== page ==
Today the LORD shall deliver you into my hand; I will strike you down and cut off your head. This very day I will leave your corpse and the corpses of the Philistine army for the birds of the air and the beasts of the field; thus the whole land shall learn that Israel has a God.
All this multitude, too, shall learn that it is not by sword or spear that the LORD saves. For the battle is the LORD'S, and he shall deliver you into our hands."
The Philistine then moved to meet David at close quarters, while David ran quickly toward the battle line in the direction of the Philistine.
David put his hand into the bag and took out a stone, hurled it with the sling, and struck the Philistine on the forehead. The stone embedded itself in his brow, and he fell prostrate on the ground.
(Thus David overcame the Philistine with sling and stone; he struck the Philistine mortally, and did it without a sword.)
Then David ran and stood over him; with the Philistine's own sword (which he drew from its sheath) he dispatched him and cut off his head.When they saw that their hero was dead, the Philistines took to flight.
Then the men of Israel and Judah, with loud shouts, went in pursuit of the Philistines to the approaches of Gath and to the gates of Ekron, and Philistines fell wounded along the road from Shaaraim as far as Gath and Ekron.
On their return from the pursuit of the Philistines, the Israelites looted their camp.
4 David took the head of the Philistine and brought it to Jerusalem; but he kept Goliath's armor in his own tent.
(When Saul saw David go out to meet the Philistine, he asked his general Abner, "Abner, whose son is that youth?" Abner replied, "As truly as your majesty is alive, I have no idea."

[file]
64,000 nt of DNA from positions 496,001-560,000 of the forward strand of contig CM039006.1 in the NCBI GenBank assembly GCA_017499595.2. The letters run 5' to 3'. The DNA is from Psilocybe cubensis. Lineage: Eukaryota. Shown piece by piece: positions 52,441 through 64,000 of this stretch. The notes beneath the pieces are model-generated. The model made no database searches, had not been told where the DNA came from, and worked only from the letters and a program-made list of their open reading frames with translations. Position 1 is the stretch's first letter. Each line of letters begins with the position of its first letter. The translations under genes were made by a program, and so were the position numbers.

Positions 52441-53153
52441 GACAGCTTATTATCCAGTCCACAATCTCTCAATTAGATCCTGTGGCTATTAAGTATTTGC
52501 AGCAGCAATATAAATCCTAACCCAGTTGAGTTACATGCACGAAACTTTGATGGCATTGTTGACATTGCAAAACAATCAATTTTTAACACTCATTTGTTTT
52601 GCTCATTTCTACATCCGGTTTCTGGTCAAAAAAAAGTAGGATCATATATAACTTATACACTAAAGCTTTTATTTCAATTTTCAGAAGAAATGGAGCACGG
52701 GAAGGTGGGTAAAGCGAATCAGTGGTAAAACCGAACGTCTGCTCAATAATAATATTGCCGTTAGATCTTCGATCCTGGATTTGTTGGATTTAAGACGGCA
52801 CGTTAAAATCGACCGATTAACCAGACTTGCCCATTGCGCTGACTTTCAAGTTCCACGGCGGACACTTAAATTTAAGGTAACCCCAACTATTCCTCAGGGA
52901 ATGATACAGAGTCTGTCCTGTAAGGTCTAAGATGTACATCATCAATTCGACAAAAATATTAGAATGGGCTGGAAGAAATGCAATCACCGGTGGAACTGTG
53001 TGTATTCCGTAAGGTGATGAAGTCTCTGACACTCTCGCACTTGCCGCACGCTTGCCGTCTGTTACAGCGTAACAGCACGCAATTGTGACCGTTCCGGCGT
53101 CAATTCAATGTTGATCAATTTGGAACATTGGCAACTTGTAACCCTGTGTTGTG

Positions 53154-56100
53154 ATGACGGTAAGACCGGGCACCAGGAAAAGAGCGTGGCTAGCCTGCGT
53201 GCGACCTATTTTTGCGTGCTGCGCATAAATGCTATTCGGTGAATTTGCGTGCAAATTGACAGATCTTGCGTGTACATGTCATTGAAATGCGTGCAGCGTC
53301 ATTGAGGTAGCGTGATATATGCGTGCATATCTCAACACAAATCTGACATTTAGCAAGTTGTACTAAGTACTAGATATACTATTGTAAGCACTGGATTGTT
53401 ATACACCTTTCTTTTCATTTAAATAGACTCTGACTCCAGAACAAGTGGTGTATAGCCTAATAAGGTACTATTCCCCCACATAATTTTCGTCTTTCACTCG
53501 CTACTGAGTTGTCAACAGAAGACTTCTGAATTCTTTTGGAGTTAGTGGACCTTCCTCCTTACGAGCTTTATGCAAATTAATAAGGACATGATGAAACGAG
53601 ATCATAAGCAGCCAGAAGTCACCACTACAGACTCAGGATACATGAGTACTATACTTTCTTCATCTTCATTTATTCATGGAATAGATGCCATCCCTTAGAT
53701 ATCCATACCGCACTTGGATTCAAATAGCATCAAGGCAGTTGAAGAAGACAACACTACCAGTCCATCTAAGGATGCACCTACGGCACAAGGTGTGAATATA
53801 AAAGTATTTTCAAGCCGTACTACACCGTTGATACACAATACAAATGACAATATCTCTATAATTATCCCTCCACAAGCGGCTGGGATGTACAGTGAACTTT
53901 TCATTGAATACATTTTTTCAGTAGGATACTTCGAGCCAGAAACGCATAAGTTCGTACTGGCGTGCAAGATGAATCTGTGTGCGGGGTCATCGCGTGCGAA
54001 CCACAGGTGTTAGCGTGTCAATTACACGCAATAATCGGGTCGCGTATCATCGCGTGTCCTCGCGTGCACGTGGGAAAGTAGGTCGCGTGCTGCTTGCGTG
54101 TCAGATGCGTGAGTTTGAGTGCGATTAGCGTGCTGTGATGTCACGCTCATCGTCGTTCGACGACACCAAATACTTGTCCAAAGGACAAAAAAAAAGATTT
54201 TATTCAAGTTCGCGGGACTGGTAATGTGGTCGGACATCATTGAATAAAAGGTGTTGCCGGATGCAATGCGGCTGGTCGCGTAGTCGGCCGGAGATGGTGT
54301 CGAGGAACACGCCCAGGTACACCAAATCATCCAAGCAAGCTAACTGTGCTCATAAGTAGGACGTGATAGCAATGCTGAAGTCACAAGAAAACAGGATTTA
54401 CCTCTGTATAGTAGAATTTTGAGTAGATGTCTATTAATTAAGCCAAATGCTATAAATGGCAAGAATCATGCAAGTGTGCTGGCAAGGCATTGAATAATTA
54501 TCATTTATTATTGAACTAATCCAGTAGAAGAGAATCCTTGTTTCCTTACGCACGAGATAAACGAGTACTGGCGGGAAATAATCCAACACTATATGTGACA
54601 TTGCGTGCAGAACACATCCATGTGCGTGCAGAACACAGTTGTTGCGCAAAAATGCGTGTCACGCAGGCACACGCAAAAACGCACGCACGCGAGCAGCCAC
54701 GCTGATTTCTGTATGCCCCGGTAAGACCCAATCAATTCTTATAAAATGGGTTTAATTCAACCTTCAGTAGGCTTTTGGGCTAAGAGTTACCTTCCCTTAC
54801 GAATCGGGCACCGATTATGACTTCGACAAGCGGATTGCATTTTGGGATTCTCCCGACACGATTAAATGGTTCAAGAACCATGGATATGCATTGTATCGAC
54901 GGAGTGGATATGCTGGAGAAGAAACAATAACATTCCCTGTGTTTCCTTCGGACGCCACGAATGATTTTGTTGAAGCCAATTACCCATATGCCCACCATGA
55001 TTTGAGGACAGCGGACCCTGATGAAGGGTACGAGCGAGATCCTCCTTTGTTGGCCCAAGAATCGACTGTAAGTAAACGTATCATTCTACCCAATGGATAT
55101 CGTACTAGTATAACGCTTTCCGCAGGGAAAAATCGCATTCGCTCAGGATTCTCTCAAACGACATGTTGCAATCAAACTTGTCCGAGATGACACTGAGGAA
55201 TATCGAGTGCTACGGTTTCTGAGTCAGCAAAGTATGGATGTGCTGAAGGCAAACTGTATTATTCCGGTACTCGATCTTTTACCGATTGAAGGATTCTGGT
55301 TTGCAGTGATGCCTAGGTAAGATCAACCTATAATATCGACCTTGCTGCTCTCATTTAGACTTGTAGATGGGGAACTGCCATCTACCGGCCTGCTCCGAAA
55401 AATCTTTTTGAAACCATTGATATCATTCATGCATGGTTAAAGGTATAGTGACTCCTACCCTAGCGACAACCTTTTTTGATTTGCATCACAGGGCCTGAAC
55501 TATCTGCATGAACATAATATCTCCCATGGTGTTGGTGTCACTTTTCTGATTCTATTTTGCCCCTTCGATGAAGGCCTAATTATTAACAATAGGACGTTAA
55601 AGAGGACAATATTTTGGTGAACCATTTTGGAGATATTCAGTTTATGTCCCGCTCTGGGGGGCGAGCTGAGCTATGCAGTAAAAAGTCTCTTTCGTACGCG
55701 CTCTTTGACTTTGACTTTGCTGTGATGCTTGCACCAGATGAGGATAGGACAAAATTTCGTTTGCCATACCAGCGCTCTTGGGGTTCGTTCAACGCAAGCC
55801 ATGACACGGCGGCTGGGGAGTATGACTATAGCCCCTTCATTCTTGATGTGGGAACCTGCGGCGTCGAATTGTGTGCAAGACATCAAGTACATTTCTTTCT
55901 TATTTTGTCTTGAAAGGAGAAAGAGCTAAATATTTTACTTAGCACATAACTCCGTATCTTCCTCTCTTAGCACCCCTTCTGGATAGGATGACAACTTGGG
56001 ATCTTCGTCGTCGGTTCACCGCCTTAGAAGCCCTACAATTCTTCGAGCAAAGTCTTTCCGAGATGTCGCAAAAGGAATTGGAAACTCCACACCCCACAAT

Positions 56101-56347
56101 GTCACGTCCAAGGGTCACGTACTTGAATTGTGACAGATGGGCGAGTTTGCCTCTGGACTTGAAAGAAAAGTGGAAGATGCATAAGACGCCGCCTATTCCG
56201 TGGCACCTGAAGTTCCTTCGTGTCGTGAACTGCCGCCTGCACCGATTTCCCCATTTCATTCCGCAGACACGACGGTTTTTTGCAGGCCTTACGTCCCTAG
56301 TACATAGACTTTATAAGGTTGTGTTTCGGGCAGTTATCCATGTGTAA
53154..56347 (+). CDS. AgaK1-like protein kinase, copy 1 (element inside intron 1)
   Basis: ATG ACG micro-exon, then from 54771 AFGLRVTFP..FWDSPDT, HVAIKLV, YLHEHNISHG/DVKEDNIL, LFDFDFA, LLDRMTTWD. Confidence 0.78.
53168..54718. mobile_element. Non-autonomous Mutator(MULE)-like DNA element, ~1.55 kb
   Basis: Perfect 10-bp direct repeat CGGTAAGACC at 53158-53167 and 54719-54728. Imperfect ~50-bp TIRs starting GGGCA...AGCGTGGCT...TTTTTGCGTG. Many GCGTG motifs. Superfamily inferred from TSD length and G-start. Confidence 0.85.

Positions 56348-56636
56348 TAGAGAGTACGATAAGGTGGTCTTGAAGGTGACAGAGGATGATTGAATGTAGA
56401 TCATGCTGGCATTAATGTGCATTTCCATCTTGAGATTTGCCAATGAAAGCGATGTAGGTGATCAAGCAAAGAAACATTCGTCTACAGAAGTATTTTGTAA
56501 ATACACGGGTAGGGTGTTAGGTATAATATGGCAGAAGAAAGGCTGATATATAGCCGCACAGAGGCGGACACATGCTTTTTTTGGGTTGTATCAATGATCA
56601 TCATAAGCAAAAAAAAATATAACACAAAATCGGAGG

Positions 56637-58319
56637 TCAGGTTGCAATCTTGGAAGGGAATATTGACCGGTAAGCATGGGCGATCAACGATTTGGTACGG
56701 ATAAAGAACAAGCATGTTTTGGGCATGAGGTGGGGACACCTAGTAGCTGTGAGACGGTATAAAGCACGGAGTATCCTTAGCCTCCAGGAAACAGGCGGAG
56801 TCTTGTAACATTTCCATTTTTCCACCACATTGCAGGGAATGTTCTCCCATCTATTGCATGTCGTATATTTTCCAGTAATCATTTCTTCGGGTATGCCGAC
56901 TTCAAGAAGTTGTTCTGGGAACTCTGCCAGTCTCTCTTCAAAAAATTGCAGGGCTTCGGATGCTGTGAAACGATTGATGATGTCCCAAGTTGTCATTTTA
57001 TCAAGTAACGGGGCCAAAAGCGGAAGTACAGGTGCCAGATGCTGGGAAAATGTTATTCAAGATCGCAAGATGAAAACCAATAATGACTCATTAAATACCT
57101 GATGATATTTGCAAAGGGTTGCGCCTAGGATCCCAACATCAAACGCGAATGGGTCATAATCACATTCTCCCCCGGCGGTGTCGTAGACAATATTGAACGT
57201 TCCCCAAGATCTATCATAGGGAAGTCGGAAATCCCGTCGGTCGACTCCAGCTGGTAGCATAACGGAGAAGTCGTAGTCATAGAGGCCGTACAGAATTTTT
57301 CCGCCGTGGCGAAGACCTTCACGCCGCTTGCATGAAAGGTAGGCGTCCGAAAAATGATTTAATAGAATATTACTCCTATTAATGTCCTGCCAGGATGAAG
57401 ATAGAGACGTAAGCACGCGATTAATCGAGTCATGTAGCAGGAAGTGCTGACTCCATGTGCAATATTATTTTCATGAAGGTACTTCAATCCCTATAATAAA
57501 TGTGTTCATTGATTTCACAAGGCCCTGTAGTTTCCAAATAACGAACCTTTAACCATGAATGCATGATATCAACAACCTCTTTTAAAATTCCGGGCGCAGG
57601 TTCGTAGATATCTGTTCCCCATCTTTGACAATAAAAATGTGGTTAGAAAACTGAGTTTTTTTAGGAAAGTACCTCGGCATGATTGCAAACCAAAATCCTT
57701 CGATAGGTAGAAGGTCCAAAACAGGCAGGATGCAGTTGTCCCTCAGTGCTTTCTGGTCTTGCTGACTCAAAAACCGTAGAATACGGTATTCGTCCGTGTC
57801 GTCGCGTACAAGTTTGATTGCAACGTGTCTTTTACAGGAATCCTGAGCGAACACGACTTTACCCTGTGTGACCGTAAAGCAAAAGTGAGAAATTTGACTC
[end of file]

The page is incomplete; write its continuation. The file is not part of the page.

And the king said, "Find out whose son the lad is."
So when David returned from slaying the Philistine, Abner took him and presented him to Saul. David was still holding the Philistine's head.
Saul then asked him, "Whose son are you, young man?" David replied, "I am the son of your servant Jesse of Bethlehem."
For all the videos in order with a textbook and study guides please visit:
Donatello, "The Feast of Herod" about 1425
(60 cm sq), Baptismal Font, Cathedral,
The Bible passage below should provide you with enough context to understand my contextual analysis which comes after.
Herod was the one who had John arrested and bound in prison on account of Herodias, the wife of his brother Philip, whom he had married.
John had said to Herod, "It is not lawful for you to have your brother's wife."
Herodias harbored a grudge against him and wanted to kill him but was unable to do so.
Herod feared John, knowing him to be a righteous and holy man, and kept him in custody. When he heard him speak he was very much perplexed, yet he liked to listen to him.